There are certain things I know to be true. One is that singing creates community, that experience of varied people coming together for any number of reasons,trying, hoping to become something greater than their individual selves. One need not have a trained voice or even a ‘good’ voice. One need only have the desire and willingness to join in, to give that voice over to the greater good. When all the planets align in this kind of experience, many things happen. Music. Connection. Beauty. Laughter. A reminder of the ways we all depend on one another. Compassion. Healing.
Last night I was privileged to be part of such an experience. I am on retreat at Koinonia Retreat Center, a retreat we have called Art & Spirit. Both showed up in the waning hours of a summer’s day, as people of all ages and abilities came together to sing. No written music was visible. Most around the circle could not have read it even if it had been present. Instead, we joined our voices in the oral tradition known by humans for thousands of years. Following a call and response learning, we layered voice upon voice until the magic became visible and audible to us. Faces of those who never would have called themselves singers glowed with what they were producing out of their own mouths, their own souls. And the collective sound filled the room and the woods outside the windows with a sweetness that could only be named holy.
It has been my life-long experience to have been surrounded by the gift of singing. Growing up in a small community settled by the people of Wales, singing was a requirement, it was as common as breakfast in the morning and lunch when the sun was at high noon. We sang in elementary school, in church, in the car as we went for Sunday drives. The expectation was that all people were born singers. I continue to hold to this idea to this day. Song, and our voice’s ability to produce it is, I believe, a given. Most of the time we simply need to be reminded or invited. In joining our voice with another’s, miracles happen.
And yesterday I was in need of an experience of something that reminded me of this goodness that happens when people join their voices in creating beauty. I needed it because the early part of the day was filled with the experience of another thing that brings people together:tragedy. On my way home from church, at noon, my car filled with the boxes of books, papers and resources I would need for this retreat, I was suddenly surrounded by the sounds of sirens. Making my way along the familiar streets I travel every day, I was forced to pull over by the sight and sound of a parade of police cars all traveling at top speed, lights flashing, sirens blasting. It was unnerving to see so many marked and unmarked cars speeding by headed toward the neighborhood I call home. And yet, that was what was happening. They just kept coming and so I pulled off onto a side street making my way home while still seeing, even on the side streets, police cars everywhere, looking intensely at each intersection.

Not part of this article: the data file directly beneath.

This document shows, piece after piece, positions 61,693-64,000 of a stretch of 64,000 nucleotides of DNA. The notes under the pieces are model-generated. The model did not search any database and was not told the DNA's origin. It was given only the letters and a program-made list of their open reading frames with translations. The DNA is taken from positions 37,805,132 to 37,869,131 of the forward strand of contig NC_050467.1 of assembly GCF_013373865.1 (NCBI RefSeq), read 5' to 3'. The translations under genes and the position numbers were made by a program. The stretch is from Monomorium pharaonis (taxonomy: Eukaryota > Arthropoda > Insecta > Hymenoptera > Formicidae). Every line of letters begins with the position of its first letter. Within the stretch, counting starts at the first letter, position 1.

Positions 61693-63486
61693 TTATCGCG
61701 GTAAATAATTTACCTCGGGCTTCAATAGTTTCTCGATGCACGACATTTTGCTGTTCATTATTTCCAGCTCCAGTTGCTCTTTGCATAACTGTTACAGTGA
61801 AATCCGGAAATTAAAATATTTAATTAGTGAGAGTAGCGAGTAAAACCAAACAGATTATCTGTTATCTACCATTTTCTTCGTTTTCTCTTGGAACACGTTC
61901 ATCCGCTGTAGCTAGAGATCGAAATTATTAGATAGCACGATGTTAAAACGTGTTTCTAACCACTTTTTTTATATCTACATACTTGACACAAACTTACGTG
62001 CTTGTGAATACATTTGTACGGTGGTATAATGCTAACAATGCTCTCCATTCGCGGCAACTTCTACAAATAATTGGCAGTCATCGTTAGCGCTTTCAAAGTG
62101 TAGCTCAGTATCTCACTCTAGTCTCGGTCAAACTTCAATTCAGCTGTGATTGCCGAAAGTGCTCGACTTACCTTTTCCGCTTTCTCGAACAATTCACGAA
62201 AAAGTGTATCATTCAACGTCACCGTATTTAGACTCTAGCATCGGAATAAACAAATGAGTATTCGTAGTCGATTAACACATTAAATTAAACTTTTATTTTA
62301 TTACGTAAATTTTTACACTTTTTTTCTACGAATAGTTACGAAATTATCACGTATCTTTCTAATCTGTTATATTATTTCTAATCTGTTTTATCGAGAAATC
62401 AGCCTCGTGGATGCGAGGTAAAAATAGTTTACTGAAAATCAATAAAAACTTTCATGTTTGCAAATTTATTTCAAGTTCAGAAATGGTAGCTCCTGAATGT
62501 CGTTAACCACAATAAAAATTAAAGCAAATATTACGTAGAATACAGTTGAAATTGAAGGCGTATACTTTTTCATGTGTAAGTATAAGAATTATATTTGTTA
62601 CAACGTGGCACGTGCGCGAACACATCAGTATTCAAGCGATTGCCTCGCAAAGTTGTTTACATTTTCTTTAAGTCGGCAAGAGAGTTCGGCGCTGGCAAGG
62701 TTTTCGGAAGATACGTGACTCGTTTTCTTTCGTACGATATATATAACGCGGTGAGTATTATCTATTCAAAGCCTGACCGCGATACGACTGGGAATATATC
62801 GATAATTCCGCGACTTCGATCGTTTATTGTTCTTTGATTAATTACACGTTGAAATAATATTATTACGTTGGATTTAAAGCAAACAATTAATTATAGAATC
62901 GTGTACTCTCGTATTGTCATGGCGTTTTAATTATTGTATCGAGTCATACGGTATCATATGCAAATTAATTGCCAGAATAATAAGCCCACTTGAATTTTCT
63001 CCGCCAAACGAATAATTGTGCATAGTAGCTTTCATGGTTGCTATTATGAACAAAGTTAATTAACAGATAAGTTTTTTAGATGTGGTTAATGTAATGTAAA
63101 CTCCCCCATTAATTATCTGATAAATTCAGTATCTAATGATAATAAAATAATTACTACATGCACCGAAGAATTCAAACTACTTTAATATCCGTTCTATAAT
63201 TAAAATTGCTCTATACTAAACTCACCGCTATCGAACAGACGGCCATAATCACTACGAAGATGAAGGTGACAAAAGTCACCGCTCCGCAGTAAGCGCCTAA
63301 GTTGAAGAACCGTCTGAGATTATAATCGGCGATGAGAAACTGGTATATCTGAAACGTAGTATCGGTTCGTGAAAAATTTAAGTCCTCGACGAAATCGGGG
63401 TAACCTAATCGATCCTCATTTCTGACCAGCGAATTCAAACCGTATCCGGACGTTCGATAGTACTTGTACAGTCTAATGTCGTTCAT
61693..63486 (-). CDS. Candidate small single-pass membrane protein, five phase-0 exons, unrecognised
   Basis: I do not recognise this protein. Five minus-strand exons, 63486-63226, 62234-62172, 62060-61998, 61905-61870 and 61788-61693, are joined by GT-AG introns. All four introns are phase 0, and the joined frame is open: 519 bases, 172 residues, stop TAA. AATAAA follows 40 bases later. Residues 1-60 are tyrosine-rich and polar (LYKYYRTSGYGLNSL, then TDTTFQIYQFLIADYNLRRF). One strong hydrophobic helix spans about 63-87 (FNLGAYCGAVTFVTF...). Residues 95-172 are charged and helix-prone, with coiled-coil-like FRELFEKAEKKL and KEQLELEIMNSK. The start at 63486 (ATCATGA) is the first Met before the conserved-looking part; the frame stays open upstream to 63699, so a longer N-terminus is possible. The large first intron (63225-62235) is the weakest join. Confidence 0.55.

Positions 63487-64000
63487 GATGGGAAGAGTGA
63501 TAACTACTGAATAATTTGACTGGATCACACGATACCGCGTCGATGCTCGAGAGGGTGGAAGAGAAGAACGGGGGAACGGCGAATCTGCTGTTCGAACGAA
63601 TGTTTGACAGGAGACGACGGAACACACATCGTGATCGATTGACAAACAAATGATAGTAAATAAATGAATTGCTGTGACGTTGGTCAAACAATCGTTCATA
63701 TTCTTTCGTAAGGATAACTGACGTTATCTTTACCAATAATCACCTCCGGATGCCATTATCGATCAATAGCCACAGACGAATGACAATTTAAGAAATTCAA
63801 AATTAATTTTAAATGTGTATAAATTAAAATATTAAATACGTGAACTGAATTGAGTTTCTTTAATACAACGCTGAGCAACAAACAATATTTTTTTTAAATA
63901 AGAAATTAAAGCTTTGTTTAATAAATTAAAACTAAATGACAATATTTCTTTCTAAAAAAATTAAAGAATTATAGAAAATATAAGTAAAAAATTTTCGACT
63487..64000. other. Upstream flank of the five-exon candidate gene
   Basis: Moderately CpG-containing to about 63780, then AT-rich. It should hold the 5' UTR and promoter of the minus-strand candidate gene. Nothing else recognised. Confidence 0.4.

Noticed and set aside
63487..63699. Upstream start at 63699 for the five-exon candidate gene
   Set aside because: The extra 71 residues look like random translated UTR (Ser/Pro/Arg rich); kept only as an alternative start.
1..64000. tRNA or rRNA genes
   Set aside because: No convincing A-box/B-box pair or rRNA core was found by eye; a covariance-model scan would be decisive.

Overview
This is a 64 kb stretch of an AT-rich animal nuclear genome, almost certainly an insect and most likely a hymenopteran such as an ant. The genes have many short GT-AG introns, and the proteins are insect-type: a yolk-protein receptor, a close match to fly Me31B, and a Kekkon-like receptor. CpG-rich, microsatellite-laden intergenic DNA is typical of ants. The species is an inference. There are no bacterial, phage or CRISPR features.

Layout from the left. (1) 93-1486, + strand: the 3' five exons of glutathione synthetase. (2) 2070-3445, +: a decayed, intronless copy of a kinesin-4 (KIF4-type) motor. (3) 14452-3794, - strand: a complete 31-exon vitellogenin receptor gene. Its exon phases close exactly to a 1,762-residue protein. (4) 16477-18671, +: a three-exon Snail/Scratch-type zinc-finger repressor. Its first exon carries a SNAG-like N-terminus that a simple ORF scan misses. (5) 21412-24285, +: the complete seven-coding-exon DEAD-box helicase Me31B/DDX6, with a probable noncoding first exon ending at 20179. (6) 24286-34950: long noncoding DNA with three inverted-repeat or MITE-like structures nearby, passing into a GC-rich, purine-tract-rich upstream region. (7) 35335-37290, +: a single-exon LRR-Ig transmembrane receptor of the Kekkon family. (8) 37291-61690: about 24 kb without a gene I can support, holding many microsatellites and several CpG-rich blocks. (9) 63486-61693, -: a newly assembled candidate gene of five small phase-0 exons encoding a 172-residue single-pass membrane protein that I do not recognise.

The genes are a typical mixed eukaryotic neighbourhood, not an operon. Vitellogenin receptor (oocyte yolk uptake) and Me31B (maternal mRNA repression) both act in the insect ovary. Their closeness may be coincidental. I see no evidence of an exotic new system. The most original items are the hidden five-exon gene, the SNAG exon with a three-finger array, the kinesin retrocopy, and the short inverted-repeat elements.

When I got home I turned on the television only to be confronted with the tragedy of the police officer who had been shot just blocks from our house, at an intersection that I travel several times a day. How could this happen in our quiet, unassuming little neighborhood? I asked the question so many have asked before. As the day played out, my husband and I listened to the news all the way to the retreat, our hearts heavy with the news of the officer’s death, knowing the incredible loss this was to those with whom he served, the community, his family. An ordinary day had turned into something that would change lives forever. Like everyone we wondered about the person responsible, what drove their life, how choices could have been made that led to such an act. Our hearts grew heavier by the minute and I couldn’t help but think of all those in other neighborhoods for whom this kind of event has become commonplace. And that thought was heart-breaking.
Last night as I stepped with music into my privileged life, I held the families of the slain officer and the one who had done such damage and all those who know acts of tragedy around the world. In a world that can often leave us feeling helpless, I once again knew the power of singing and how it can lift even the most heavy of hearts toward something of heaven. I sang for all those who grieve, all those who suffer, all those on the margins and those in despair. Joining my one voice with a host of others, I felt the power of community and knew I was not alone. My prayer is that this grieving family who started their ordinary day just as we all did only to have it turn very wrong, can be surrounded by the sure and certain knowledge that they are held by an invisible choir made up of people they will never meet but whose music sends healing comfort their way.